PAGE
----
Homeland Security Update: Chertoff Says New Laws Needed

At a speech before the Heritage Foundation this week, Homeland Security Secretary Michael Chertoff said the U.S. needs to have a “nonpoliticized, serious discussion” while writing new laws to define the best way to combat terrorism.

Chertoff said that once laws are written, the public should not second-guess government actions and claim that federal officials are overstepping their authority. He decried critics who make such accusations, despite the widespread pubic calls after the September 11, 2001 attacks for the U.S. government to do more to protect the country. Chertoff further said U.S. society needs to come to a determination as to what are acceptable authorities for the U.S. government versus what violates people’s rights.

If the public limits what the government can do, it must accept that the risk of terrorist attacks may increase, he said. If the public gives the government greater authorities, it should not criticize the government for using those authorities at a later date.

Chertoff called U.S. laws “woefully inadequate” in the context of current technology. He said the most significant step American society needs to take is adapting laws to the 21st Century challenge of fighting terrorism. Changes in technology have created unique challenges for the government when it comes to intercepting communications, as well as collecting and analyzing information found in the public domain according to Chertoff.

Thursday, May 01, 2008

Source: Helicopter Association International

Anyone who trades liberty for security deserves neither liberty nor security. – Benjamin Franklin

United States is drawing up plans to strike on Iranian insurgency camp

The US military is drawing up plans for a “surgical strike” against an insurgent training camp inside Iran if Republican Guards continue with attempts to destabilise Iraq, western intelligence sources said last week. One source said the Americans were growing increasingly angry at the involvement of the Guards’ special-operations Quds force inside Iraq, training Shi’ite militias and smuggling weapons into the country.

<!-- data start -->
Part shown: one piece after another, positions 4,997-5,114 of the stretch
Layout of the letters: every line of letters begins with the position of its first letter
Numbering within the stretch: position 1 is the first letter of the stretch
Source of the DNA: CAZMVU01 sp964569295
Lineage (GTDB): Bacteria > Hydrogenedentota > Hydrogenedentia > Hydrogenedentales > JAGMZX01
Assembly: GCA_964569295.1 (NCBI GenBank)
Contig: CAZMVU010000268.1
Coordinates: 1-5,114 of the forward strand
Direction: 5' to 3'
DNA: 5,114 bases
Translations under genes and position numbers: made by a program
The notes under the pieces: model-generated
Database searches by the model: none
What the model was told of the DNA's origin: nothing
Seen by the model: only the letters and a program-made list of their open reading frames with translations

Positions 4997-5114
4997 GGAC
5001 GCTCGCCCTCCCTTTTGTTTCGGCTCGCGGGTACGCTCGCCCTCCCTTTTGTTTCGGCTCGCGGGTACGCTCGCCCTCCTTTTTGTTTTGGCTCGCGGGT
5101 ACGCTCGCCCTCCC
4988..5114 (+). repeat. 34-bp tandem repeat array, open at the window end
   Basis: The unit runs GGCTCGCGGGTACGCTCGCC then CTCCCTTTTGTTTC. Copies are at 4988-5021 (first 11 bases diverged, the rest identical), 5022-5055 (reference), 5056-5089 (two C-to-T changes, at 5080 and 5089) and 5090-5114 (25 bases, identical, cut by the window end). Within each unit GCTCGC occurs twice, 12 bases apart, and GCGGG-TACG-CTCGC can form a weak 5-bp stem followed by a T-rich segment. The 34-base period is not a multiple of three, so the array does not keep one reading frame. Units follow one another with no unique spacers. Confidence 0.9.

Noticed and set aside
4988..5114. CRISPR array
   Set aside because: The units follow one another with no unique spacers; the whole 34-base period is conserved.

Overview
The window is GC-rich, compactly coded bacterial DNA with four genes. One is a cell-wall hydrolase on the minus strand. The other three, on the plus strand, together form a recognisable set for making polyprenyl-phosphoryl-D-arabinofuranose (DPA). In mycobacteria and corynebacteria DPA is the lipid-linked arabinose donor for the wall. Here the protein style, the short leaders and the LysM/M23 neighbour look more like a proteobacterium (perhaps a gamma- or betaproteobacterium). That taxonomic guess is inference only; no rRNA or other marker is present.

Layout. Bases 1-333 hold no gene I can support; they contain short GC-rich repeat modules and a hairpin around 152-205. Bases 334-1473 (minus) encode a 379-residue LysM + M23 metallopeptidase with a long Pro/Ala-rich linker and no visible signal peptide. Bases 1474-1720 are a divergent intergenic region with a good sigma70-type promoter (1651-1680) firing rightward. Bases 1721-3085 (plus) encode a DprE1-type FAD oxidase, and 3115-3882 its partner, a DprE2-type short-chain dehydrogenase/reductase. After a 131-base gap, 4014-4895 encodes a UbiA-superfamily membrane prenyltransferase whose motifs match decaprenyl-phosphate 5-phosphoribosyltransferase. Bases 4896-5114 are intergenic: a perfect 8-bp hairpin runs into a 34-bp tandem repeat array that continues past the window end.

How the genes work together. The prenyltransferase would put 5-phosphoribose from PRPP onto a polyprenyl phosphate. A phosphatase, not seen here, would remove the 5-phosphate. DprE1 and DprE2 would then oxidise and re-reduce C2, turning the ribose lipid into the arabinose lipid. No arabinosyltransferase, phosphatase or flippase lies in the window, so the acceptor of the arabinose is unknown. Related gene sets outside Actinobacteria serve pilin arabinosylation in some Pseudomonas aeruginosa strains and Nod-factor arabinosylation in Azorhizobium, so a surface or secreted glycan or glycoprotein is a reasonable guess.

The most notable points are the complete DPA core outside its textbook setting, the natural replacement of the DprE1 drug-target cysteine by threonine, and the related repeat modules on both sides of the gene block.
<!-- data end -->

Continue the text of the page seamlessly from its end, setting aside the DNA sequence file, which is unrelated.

Despite a belligerent stance by Vice-President Dick Cheney, the administration has put plans for an attack on Iran’s nuclear facilities on the back burner since Robert Gates replaced Donald Rumsfeld as defence secretary in 2006, the sources said.

However, US commanders are increasingly concerned by Iranian interference in Iraq and are determined that recent successes by joint Iraqi and US forces in the southern port city of Basra should not be reversed by the Quds Force.

“If the situation in Basra goes back to what it was like before, America is likely to blame Iran and carry out a surgical strike on a militant training camp across the border in Khuzestan,” said one source, referring to a frontier province.

They acknowledged Iran was unlikely to cease involvement in Iraq and that, however limited a US attack might be, the fighting could escalate.

Read moreUnited States is drawing up plans to strike on Iranian insurgency camp

MI6 chief visits Mossad for talks on Iran’s nuclear threat

THE head of MI6, Sir John Scarlett, is to visit Israel later this month as Britain forges closer links with Mossad, the Israeli intelligence service.

Iran’s nuclear programme is expected to be high on the agenda in an intelligence-sharing process described by Israeli officials as a “strategic dialogue”. It is building on long-standing cooperation between MI6 and Mossad, both of which have extensive spy networks in the Middle East.

Scarlett, 59, is likley to be briefed by Meir Dagan, 63, the head of Mossad, on Israel’s latest information about the Iranian nuclear programme. It is understood that Israel has made a breakthrough in intelligence-gathering within Iran.

There is mounting concern in Israel that Iran’s nuclear capability may be far more advanced than was recognised in a declassified assessment by the US National Intelligence Estimate last December, which concluded that Iran had halted its nuclear weapons development programme in 2003 in response to international pressure.

One source claimed the new information was on a par with intelligence that led Israel to discover and then destroy a partly constructed nuclear reactor in Syria last September.

Israeli officials believe the US will revise its analysis of Iran’s programme. “We expect the Americans to amend their report soon,” a high-ranking military officer said last week.